5. Group five (session: Wednesday 11.00am to 12.30pm)
    All the students from this group were from 5B. Generally the students exhibited great enthusiasm in learning, though they showed varying levels of abilities, language capabilities, motivation and attitudes.

    Findings from the survey on the students’ perception of the effectiveness of the programme – “How have I Got On?”
    The students who had participated in the programme, rated their perceptions of the effectiveness of the programme in the form ”How have I got on?” The findings are represented in the histogram chart presentation

    Results Obtained
    The ratings indications show very favourable responses; rating responses for one (1) – the most favourable, were obtained most frequently for all the five variables – “useful”, “enjoy”, “worksheet”, “discussion” and “teacher”. The results showed evidence that students who had participated in the programme, perceived that the achievement motivation-training programme did have a positive impact on them.

    Ratings by Students on the items that benefits them most.
    (Items chosen less than two times were not noted)

    The concept on EQ / IQ was most vividly remembered by the students, though it was taught in the first lesson. The instructors felt that the concept was easy to understand and it was very much emphasized throughout the entire course; that EQ is more important than IQ and success is strongly correlated to hard work and effort.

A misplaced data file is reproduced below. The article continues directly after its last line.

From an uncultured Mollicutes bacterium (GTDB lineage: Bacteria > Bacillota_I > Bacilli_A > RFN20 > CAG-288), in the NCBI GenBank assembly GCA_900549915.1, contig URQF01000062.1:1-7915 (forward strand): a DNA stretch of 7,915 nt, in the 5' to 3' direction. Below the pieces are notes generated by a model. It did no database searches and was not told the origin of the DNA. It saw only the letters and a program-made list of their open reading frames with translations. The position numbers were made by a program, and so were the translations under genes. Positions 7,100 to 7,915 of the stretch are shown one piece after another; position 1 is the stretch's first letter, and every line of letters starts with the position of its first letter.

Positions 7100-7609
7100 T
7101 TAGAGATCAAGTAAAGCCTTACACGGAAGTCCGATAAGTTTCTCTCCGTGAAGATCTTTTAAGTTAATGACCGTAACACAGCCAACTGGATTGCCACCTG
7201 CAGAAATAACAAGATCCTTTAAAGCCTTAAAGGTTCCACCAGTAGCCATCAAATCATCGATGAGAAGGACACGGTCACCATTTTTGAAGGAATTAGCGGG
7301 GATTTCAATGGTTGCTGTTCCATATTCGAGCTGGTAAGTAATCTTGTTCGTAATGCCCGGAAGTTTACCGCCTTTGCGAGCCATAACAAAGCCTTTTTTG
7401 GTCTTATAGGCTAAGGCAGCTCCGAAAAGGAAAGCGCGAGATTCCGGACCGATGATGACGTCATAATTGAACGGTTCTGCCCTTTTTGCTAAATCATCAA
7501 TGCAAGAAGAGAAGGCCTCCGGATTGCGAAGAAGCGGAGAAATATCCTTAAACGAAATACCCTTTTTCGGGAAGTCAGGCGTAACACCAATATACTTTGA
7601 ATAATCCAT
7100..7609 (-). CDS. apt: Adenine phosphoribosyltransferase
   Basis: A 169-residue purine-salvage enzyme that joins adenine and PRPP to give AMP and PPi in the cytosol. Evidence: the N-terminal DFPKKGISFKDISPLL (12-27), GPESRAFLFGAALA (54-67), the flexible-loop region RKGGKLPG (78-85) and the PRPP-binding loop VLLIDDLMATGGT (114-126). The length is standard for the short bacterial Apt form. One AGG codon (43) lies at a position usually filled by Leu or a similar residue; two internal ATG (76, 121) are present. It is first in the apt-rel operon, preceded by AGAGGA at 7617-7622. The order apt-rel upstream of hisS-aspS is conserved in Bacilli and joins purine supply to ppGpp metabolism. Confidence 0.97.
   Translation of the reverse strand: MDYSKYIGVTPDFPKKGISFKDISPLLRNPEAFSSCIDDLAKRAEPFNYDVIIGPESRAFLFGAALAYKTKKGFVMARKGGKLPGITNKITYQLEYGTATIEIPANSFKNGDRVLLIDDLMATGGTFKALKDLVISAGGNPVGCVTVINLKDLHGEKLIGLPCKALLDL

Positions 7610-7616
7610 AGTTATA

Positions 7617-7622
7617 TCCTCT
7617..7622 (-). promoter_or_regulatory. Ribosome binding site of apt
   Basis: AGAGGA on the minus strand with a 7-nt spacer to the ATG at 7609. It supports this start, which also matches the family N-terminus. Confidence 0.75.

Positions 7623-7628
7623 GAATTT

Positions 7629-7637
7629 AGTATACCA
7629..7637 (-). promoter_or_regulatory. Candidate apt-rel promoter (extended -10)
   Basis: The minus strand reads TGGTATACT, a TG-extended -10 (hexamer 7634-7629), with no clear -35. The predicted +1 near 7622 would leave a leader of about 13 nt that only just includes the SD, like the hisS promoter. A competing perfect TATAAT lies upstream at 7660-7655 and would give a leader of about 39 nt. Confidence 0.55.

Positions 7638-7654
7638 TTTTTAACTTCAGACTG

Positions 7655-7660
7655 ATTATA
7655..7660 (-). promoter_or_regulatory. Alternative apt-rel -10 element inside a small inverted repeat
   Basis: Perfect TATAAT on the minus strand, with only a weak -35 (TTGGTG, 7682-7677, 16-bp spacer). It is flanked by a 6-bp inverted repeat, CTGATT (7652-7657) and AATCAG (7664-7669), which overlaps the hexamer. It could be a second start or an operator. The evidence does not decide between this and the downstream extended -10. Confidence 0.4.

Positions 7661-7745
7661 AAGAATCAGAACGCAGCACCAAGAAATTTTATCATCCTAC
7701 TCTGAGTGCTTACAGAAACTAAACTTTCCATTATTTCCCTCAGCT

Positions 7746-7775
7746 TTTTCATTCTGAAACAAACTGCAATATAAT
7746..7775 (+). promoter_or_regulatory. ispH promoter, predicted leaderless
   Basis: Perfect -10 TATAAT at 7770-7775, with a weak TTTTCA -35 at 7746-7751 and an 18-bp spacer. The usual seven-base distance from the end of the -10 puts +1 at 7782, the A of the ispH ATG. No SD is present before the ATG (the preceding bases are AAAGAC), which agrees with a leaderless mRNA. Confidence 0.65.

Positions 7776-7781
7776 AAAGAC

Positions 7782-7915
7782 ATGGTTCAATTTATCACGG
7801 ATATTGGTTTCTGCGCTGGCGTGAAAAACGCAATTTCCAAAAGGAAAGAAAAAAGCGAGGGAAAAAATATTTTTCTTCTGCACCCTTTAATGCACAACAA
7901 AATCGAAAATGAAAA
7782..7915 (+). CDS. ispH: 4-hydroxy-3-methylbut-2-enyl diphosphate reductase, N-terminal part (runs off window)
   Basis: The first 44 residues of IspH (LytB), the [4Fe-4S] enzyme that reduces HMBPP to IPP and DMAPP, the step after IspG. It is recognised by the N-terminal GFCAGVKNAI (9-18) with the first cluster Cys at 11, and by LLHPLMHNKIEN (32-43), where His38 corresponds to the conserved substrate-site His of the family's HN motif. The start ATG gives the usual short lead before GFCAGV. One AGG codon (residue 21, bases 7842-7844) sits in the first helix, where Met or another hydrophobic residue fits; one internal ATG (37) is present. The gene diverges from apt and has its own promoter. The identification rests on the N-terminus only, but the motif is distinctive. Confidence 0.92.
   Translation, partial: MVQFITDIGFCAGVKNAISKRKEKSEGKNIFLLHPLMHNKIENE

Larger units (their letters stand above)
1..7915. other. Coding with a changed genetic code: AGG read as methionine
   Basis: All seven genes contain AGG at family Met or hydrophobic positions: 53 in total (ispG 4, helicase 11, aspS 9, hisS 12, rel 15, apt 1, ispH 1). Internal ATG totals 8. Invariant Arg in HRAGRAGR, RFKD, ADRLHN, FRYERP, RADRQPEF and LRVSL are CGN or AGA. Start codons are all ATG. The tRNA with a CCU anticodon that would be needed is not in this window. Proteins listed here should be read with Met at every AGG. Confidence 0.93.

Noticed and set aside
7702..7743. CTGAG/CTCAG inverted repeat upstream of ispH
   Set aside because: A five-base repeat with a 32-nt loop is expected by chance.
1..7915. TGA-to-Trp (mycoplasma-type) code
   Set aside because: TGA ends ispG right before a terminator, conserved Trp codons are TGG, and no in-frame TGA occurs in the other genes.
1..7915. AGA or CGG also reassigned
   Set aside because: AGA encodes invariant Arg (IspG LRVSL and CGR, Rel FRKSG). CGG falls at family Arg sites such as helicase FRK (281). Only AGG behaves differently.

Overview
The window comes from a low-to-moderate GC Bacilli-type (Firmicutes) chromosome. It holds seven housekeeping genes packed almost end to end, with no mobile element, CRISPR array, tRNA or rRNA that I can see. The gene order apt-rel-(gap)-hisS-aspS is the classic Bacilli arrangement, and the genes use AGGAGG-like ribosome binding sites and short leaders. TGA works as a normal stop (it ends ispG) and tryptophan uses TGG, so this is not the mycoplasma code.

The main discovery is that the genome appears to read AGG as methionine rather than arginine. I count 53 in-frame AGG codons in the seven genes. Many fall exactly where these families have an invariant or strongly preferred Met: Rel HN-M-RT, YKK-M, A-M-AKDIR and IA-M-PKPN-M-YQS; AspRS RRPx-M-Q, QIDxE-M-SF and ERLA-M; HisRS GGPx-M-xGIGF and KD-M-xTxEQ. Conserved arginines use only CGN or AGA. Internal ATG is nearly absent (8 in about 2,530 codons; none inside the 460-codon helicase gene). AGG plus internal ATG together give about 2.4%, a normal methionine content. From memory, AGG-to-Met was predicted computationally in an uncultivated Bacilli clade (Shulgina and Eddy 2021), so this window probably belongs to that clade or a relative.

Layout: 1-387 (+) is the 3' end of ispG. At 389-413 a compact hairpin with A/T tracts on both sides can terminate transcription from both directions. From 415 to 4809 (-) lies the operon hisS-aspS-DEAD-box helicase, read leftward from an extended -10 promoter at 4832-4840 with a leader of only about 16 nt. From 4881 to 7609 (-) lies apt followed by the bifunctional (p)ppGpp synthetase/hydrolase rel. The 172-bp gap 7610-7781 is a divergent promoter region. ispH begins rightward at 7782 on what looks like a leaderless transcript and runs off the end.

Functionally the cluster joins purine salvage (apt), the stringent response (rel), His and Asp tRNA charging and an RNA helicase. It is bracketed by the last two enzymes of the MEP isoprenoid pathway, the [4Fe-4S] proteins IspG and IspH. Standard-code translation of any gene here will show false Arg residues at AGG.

Exam techniques was the second-most rated beneficial item. Students felt that the lesson was relevant and useful to their preparation of school final-year examinations.

    Time-management appeared to be the third most beneficial to the students. Upon probing further, the students revealed that they found the revision plan helpful, as it provided them a structure, an action plan strategy and the discipline to ensure adherence to the timetable.

    The fourth most beneficial item was revision skills. Students felt that the lesson was relevant and useful to their preparation of school final-year examinations. The other topic that students found beneficial (ranked fourth) was concept mapping. The students found revision (Science) was easier with concept mapping. They also enjoyed the drawing and colouring, and the whole process of putting their creativity genius at work.